The focus for the Super Bowl has been, fairly rightly, on the quarterbacks — namely Tom Brady and Eli Manning. There's a good chance the game will be high scoring, especially given that both teams' defenses have had their share of lapses. But for either team to have the success they hope to have, their running games are going to need to be a big part of that. This is especially true for the Giants.
While Eli Manning and his receivers, particularly Hakeem Nicks and Victor Cruz, have been the most consistent part of the team this year, they have their best success when the running game is rolling. Indeed, the Giants have all the makings of a high-flying passing team, except that their coach, Tom Coughlin, is at his core a run-first guy. All too often this season, however, that has been easier said than done, as the Giants finished dead last in total rushing yards per game and, even more importantly, average yards per run play. But New York has played better in recent weeks, and their running backs (Ahmad Bradshaw and Brandon Jacobs) are the same two who helped the Giants accumulate the most rushing yards in the NFL in 2008.
Given their proficiency in the passing game this season, the Giants' best running plays in recent weeks have come from Bradshaw on "zone" running plays, which gives the speedy Bradshaw the ability to find the gaps in the defense wherever they are and exploit them. But the Giants, like Coughlin, still want to run the power run game, and when they do that they still turn to the mercurial Jacobs.
Jacobs is built like a power back — all thighs and hips and shoulders — but all too often this year he has tried to dance past defenders. Yet he's vowed to run "nasty" in the Super Bowl. If he's going to do so, I expect to see a heavy dose of "counter" schemes from the Giants against the Patriots. When New York faced the Falcons a few weeks back, the Giants showed a great example of exactly what I expect them to (try) to do versus the Patriots on Sunday.
On the play, Jacobs, along with most of the offensive line and quarterback Eli Manning, began to their left in order to move the Falcons defense in that direction. But this was merely a setup: After a step to his left, Jacobs reverses course and heads back to his right, and he has help. Guards Chris Snee and Kevin Boothe both "pulled" to the right to create an escort for Jacobs into the secondary. While they did that, the rest of the line stepped down to "pin" the defenders inside. Put together, the Giants were able to freeze the overaggressive Falcons defense to one side and seal them off while Jacobs, Snee, and Boothe headed to the other side in what can only be described as one of the largest three-man fast breaks imaginable. The result was a 34-yard gain, something the Giants — and Jacobs in particular — have not had enough of this season.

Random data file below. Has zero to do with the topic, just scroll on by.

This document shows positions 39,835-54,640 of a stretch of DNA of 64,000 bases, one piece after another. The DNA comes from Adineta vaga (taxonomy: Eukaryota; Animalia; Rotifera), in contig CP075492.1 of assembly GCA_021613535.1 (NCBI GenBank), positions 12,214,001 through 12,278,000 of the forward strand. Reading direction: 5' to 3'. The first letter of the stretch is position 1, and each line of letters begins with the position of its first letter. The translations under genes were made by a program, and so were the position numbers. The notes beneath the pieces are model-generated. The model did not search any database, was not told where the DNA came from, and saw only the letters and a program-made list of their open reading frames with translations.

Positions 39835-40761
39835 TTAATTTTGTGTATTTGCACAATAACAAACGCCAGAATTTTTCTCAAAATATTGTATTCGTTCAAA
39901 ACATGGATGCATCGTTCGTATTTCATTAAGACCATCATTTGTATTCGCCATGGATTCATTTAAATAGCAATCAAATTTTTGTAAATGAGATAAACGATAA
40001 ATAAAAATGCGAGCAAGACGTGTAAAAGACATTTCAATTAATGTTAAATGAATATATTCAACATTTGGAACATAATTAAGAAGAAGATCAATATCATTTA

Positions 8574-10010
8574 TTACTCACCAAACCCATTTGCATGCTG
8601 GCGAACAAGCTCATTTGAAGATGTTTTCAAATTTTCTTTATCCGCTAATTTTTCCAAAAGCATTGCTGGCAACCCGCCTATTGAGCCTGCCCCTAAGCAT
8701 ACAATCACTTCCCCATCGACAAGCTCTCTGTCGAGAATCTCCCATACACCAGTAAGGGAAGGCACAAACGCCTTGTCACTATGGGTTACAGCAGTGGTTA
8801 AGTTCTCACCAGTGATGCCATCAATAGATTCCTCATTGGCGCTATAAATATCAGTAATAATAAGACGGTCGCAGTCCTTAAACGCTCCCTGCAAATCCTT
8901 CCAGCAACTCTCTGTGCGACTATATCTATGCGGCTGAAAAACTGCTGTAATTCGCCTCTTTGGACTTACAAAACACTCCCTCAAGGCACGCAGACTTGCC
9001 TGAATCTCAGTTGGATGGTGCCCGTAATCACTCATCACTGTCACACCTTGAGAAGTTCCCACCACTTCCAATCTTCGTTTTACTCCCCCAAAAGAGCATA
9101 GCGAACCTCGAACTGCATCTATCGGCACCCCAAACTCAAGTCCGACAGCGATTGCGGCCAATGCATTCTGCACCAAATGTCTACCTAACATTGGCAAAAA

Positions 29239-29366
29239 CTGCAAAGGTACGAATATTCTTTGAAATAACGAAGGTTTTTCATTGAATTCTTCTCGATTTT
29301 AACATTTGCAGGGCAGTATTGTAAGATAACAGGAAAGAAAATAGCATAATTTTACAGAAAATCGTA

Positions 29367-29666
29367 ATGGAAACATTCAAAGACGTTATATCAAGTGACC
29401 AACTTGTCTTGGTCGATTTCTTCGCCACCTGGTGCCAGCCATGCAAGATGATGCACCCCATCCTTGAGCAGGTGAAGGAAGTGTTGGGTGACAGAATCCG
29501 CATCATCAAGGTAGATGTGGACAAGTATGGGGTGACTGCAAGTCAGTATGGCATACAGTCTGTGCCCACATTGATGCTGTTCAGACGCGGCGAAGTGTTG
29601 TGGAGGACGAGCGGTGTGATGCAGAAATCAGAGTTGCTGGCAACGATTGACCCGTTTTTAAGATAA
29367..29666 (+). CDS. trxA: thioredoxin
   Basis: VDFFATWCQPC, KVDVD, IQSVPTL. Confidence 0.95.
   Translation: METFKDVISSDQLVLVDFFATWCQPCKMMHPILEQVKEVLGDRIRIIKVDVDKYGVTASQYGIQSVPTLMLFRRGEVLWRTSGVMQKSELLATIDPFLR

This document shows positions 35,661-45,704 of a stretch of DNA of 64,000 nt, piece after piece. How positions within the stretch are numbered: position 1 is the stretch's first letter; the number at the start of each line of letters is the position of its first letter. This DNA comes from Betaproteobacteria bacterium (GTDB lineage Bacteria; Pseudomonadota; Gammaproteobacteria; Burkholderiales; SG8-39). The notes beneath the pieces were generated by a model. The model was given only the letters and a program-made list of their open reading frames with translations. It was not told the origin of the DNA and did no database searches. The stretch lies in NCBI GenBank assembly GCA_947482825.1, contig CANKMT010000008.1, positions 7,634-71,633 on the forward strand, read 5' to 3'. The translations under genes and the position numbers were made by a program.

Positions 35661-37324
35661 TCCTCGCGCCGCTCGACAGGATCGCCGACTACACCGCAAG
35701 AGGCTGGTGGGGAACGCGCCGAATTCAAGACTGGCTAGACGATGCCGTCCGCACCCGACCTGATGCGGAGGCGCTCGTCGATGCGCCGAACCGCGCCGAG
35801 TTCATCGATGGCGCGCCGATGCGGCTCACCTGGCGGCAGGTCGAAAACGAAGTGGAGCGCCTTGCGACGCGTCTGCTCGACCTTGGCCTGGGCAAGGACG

The problem for the Giants comes when these plays get too predictable. If the defense knows it is coming, they don't react as well to the fake to one side, and are able to shut the play down. But if Tom Coughlin and offensive coordinator Kevin Gilbride can keep the Patriots off balance and use these plays when they aren't expecting them, it might be a very good day to be a Giants fan. Indeed, what truly makes this scheme go is after they've used it a few times, and then Manning fakes one of these hand offs before rifling a pass downfield to Cruz or Nicks. The Super Bowl has seen a lot of famous one-two run/pass punches — from Emmitt Smith and Troy Aikman to Franco Harris and Terry Bradshaw — and Brandon Jacobs and Eli Manning have a legitimate shot to add themselves to the list.